Second – sources of national economic growth must be varied. If one engine falters, another can accelerate. This is one of the many reasons that I am excited to be serving in my new role.


Third – our public services, whether education or health, must relentlessly focus on equipping our people with the skills and abilities to cope with change. No State can ensure outcomes for their people. The best equipped States can enable them.


Fourth – our political and social institutions must be strong to respond to the concentrations of interest that this profound change inevitably causes. That is why recent changes in whistle blowing legislation, freedom of information legislation and in the registration of lobbyists are so important.



According to the Credit Suisse report I mentioned earlier, we are seventh in the World Bank’s Human Development Index league table. This coincides with Ireland ‘topping the table’ in most measures and indices of globalisation. Those two performances alone show that globalisation can be a force for good if it is properly harnessed.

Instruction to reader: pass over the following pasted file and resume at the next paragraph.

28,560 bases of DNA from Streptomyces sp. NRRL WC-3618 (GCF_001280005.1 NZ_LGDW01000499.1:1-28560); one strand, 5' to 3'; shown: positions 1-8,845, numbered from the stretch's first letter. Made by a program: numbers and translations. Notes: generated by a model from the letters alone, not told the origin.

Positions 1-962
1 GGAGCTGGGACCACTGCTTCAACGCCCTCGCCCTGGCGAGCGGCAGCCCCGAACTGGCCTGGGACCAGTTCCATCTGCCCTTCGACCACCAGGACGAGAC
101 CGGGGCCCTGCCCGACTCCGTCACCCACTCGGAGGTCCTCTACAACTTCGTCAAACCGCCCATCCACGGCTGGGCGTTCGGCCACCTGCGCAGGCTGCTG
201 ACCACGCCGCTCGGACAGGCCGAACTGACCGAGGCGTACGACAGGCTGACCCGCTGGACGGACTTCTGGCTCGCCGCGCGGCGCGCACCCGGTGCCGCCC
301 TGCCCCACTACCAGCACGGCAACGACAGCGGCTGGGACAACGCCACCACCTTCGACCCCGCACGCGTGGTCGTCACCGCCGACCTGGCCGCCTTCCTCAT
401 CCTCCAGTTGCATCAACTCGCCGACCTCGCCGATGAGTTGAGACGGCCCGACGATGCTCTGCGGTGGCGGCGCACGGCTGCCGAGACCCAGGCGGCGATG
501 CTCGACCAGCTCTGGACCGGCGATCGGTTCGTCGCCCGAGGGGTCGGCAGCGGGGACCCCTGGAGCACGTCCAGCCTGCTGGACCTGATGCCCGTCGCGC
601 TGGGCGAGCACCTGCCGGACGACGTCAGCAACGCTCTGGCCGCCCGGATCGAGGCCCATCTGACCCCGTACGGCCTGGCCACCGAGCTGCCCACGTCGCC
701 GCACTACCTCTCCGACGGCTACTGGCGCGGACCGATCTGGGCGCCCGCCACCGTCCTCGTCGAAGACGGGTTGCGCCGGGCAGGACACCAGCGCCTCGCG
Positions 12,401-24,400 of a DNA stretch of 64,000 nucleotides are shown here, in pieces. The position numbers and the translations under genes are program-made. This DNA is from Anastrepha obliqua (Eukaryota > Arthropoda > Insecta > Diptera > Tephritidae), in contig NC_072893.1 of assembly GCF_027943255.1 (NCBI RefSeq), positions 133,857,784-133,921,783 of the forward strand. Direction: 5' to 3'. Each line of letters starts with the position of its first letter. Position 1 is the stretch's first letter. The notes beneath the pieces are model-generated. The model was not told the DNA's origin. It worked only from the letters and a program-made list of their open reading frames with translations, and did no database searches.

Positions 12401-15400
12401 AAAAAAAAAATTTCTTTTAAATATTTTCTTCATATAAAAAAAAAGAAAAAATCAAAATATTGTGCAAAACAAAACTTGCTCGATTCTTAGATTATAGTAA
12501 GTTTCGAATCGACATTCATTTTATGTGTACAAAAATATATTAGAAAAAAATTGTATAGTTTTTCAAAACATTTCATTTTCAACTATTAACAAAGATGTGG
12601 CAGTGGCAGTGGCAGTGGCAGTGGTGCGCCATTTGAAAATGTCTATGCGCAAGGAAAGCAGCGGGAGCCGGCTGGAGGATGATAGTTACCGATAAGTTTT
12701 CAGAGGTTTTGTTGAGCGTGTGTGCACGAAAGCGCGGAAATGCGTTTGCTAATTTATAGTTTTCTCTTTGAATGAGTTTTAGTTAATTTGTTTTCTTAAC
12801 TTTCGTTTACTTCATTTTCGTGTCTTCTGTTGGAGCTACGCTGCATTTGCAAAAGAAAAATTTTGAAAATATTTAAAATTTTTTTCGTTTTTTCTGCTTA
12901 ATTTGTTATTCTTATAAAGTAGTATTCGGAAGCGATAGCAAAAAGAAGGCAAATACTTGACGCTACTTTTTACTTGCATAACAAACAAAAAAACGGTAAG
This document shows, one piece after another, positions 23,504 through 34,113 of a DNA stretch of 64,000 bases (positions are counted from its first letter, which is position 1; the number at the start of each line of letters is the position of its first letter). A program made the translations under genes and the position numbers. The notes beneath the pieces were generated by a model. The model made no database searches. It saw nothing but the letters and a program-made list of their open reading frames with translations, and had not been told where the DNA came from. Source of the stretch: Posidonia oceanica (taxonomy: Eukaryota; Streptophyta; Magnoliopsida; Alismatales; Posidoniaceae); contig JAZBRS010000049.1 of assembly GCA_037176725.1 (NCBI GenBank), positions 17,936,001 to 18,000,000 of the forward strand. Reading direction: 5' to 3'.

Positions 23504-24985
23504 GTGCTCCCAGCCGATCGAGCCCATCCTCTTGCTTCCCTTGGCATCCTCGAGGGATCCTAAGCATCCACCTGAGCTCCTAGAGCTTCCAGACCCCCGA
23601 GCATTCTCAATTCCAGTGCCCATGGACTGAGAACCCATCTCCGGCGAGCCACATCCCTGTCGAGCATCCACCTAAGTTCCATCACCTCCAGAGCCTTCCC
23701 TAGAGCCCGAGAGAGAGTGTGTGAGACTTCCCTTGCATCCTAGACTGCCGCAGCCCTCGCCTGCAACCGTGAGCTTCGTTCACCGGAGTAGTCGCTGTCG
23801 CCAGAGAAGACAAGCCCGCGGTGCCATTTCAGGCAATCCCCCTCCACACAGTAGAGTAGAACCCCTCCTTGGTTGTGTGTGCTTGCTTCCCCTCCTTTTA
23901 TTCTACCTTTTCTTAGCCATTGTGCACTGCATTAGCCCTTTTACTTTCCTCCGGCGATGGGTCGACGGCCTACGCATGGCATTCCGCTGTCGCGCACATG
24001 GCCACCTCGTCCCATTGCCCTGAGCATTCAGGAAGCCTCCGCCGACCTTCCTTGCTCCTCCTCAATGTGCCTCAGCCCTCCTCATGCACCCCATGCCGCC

In a globalised Ireland, foreign direct investment brings jobs. Foreign tourism boosts spending. Foreign trade enhances our quality of life.


But this interconnectedness brings uncertainty.  Foreign conflicts have ripple effects. A banking crisis here is a banking crisis throughout Europe. An Argentinian default has consequences elswhere.


Patriotism has the potential to lessen that uncertainty. It can offer people the security they need and the support they deserve to better themselves. In return for the people paying their dues, obeying the law and serving their country as is appropriate, the institutions of State do their bit, pay their way and, most importantly, serve their people.

In a connected world, we all need that.